When one first encounters digital literature, getting one’s bearing in this new and contested
zone can be a challenge. Katherine Hayles’ introductory piece should help us to start off on
the right foot. The creative work that goes on under the labels of e-poetry, hypertext fiction,
digital literature, netart, new media etc. is varied. One way to think about the adventure of this
course is to imagine that your task is to create a map of an emerging field (or a map of several,
overlapping and contested fields) for yourself.

Literature has been directly engaged with technological change and its mediation of language
for at least the duration of the modernist period—from telegraph, radio, magazine, newspaper
and book typesetting, to the fax, tv, personal computer, desktop publishing, networking, and
digital multi-media production. If we remember that alphabetic writing and the printing press
are themselves technologies, then this engagement with change dates back even further. This
semester, we will consider the poetics of what has been variously called digital, code, electronic
or new-media literature from experiential, aesthetic, theoretical, and historical perspectives.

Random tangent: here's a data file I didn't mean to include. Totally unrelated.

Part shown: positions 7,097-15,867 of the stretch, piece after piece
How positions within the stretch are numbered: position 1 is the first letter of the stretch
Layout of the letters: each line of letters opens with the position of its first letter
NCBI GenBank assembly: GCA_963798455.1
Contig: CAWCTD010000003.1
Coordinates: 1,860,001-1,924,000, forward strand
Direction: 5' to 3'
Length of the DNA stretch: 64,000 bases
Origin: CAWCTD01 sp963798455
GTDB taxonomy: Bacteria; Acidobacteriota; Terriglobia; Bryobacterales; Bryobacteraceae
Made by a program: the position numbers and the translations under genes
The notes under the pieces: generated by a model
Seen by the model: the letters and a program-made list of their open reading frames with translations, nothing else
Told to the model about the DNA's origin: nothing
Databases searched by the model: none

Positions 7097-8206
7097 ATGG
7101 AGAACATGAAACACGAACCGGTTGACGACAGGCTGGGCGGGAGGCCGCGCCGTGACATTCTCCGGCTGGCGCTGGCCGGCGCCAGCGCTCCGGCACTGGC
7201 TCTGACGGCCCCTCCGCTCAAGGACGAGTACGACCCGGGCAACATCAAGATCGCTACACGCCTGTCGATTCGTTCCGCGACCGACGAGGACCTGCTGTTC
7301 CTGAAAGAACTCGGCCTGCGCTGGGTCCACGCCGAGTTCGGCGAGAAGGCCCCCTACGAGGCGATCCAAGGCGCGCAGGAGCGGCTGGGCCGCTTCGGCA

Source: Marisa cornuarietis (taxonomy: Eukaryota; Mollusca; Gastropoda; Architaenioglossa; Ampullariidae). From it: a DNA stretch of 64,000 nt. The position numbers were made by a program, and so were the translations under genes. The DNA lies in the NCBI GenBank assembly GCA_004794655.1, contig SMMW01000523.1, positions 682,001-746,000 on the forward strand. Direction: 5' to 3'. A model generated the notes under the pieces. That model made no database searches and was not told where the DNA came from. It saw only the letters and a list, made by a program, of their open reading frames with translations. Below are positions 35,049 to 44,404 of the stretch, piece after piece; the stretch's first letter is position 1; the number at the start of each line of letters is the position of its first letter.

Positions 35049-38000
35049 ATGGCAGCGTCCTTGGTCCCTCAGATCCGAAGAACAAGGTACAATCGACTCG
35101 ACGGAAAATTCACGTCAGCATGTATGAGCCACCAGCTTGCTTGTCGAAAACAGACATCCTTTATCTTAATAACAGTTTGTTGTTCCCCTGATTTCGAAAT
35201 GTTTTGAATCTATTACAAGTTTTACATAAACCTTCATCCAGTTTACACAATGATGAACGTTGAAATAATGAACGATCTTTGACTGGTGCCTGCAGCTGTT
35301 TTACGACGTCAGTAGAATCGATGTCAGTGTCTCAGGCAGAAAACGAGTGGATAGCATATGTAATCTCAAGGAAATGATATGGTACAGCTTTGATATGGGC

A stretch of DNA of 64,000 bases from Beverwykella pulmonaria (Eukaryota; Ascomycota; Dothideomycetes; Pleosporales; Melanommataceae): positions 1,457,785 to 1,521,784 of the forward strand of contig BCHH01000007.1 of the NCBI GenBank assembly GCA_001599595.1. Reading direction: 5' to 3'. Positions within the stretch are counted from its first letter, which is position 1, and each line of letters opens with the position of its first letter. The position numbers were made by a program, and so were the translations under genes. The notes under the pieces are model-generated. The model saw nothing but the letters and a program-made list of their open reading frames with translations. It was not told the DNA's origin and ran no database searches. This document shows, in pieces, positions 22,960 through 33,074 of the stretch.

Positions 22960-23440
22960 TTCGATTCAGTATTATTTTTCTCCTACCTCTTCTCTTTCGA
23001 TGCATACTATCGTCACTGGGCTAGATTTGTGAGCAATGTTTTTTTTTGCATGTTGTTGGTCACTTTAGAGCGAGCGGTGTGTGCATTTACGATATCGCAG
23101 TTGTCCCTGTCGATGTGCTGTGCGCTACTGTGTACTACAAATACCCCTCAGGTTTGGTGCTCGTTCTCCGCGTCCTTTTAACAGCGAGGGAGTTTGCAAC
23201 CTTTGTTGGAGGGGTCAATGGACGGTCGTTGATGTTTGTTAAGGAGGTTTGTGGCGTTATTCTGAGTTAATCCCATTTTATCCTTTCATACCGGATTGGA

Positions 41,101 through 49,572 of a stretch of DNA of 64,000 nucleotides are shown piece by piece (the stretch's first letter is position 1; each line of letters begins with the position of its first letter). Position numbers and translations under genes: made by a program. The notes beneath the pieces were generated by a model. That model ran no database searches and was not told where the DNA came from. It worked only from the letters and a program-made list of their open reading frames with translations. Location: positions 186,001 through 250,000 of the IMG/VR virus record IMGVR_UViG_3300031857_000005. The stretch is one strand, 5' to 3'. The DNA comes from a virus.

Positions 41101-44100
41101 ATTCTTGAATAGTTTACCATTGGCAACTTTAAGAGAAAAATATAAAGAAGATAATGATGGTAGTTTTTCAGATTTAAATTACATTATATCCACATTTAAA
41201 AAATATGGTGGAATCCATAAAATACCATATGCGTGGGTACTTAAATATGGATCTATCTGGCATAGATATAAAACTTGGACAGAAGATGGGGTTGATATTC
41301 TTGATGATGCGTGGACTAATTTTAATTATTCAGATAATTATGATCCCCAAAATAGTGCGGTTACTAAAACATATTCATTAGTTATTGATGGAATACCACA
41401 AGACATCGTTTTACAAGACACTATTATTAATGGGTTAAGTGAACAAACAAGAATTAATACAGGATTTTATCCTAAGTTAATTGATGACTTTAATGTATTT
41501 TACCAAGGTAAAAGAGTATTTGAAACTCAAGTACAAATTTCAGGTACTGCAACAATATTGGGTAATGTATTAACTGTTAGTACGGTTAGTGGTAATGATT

I hope to acquaint you with current digital practices, leading you toward becoming a fluent
reader/viewer/user, while buttressing these engagements with research into the development
of new media as a textual art. Our foci will oscillate between close encounters with new media
artifacts and more distanced reflections on theoretical and historical issues—supported by
assigned critical readings, student presentations, and collaboration. We will communally work
through a number emerging E-lit “classics” and “foundational” critical texts with the aim of
enabling you to develop a conceptual framework for producing review-quality critical writing
about digital literature and sufficient expertise to introduce it into your teaching.